Among the accolades heaped on Virginia Gov. Mark R. Warner in recent months, one of them brings the Democrat particular pleasure: The upcoming issue of American Rifleman magazine features Warner's photo, right there next to Republican Florida Gov. Jeb Bush's, lauding both for signing "pro-gun" bills into law.

For Warner, who craves evidence that he's a different kind of Democrat, it couldn't get any sweeter than that.

Even as he leads his state's party to the Democratic National Convention this week -- to nominate a candidate he has supported from the start -- people close to Warner have said he remains an uneasy partisan whose success at home is a product of close relationships with the state's Republicans and a willingness to embrace conservative principles.

"He's more comfortable in a bipartisan situation . . ," said Mame Reiley, director of Warner's political action committee. "If he thinks it's too far to the left, he's not comfortable with it."

That reality makes this week awkward for Warner as he ventures from Virginia's overtly conservative capital into a sea of flag-waving Democrats. Soon after arriving in Boston on Sunday morning, Warner headed straight for his comfort zone: a wonkish policy lunch with the centrist Democratic Leadership Council.

In a two-hour question-and-answer session with reporters at a site overlooking Boston's Fenway Park, Warner urged Sen. John F. Kerry (D-Mass.), who is poised to receive his party's presidential nomination, to follow his lead in Virginia by adopting a message of fiscal discipline and avoiding "hot button" social issues.

"I hope the ticket continues to embrace this more centrist approach," Warner said as many of his fellow Democratic conventioneers marched in a parade in Cambridge. The Democratic Party, Warner said, needs to "put the context of the political debate not in the traditional left-right debate."

Al From, founder of the Democratic Leadership Council, has called Warner the first of a new crop of Democratic governors who have broken the political code and figured out how to appeal to moderates and Republicans without alienating liberals.

In his 2001 campaign, Warner backed gun rights, defused the abortion issue and emphasized fiscal responsibility. Since taking office, he has signed conservative social legislation, including bills allowing "In God We Trust" to be displayed in courtrooms, even as he pushed through a tax increase to benefit schools and state workers.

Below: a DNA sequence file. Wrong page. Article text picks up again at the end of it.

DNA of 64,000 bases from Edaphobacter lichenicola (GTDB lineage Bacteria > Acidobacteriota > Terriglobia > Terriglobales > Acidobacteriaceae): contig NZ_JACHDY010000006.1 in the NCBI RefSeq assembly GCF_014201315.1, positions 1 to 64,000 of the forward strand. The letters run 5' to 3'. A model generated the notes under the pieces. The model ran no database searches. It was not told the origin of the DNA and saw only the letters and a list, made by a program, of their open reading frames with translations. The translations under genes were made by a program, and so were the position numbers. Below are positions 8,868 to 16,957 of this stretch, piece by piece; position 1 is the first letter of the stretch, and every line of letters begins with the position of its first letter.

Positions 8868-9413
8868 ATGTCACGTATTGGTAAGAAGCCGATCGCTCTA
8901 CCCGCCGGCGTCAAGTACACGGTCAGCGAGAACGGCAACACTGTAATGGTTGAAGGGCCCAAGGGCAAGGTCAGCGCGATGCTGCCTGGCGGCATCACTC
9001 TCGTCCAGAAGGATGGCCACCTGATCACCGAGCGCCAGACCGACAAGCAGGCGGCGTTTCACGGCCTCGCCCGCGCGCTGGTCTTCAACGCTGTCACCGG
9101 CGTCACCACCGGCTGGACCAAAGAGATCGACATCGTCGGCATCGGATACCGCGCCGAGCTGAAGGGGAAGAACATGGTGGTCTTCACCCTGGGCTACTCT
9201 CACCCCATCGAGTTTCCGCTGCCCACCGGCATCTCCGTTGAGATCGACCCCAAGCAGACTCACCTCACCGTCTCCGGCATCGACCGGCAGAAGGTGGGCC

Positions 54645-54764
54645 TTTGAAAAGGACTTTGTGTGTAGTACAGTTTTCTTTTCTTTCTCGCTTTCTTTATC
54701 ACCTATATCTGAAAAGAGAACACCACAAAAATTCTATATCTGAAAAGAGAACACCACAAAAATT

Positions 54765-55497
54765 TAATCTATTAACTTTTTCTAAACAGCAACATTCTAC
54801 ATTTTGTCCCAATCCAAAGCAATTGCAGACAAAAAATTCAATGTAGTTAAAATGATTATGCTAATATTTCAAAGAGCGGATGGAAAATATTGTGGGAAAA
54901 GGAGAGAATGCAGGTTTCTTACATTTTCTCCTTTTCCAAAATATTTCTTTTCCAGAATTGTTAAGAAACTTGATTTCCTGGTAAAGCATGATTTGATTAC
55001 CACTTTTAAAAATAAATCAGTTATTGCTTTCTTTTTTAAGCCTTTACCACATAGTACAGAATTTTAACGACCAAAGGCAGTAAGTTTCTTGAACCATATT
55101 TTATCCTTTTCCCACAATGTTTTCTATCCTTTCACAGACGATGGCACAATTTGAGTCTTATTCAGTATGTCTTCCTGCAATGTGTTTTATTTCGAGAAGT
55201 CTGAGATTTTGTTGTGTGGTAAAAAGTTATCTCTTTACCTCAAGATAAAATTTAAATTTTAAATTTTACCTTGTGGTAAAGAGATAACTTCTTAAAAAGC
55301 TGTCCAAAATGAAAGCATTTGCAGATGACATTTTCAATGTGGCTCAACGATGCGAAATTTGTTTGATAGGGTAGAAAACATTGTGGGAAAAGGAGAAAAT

"How to run in areas that haven't been favorable to Democrats? He basically defined it," From said. "That's one of the other reasons he has a bright future in this party."

Warner's stock in the Democratic Party shot up this year after he succeeded in doing what experts believed impossible: Push increased taxes through a legislature dominated by Republicans.

He did it by courting moderate GOP members in both chambers. He took them to private, one-on-one dinners. He played basketball with a few and cut deals with others. He invited them to his executive mansion and avoided vitriolic rhetoric.

In the end, he created a new coalition of Democrats, centrist Republicans, business executives and state employees that overwhelmed the anti-tax opposition among the state's Republican leadership.

His success earned him the respect of labor unions because the tax increase brought added investment in schools and public safety and pay raises for teachers, firefighters, police and state workers.

Nationally, union leaders speak warmly about Warner, despite their differences with him on some traditional issues.

"Whether there's a specific issue here or there where he finds himself in contrast with the traditional Democratic constituencies, they recognize his great skills," said Harold Schaitberger, general president of the International Association of Fire Fighters.

The gun issue is an example, Schaitberger said. Many of his union members are gun owners who agree with Warner's support for some gun rights. "I appreciate that," Schaitberger said. "I recognize that as a fresh look from the Democratic Party at how it needs to grow and expand beyond its natural constituency."

Warner's success in Virginia, and his early support for Kerry, has garnered him a featured spot at the convention.

He is scheduled to speak Thursday night, within hours of Kerry's acceptance speech -- a coveted time. The party even assigned Warner a "VIP handler" to help schedule him on network television interviews, promoting him as the face of the new Democratic Party. As the week started, interviews with CNN and MSNBC's Chris Matthews were planned.

"He bet well on the presidential race," said Larry J. Sabato, a University of Virginia professor and pundit. "He picked a winner."

But for Warner, who is constitutionally barred from succeeding himself as governor for a second term, the question remains: What does he do next?

Some in the party are urging him to run for the U.S. Senate. The state's junior senator, George Allen (R), 52, is up for reelection to a second term in 2006; the senior senator, John W. Warner (R), 77, could choose to run for a sixth term in 2008.

If Kerry wins, some believe he might offer Warner a Cabinet position or perhaps an ambassadorship. Either job would allow Warner to stay in public service while he plans another run for elective office.

"Mark Warner has manufactured a ticket to the future that, surprisingly, will be good for some of the best rides," Sabato said. "I just don't know which ones."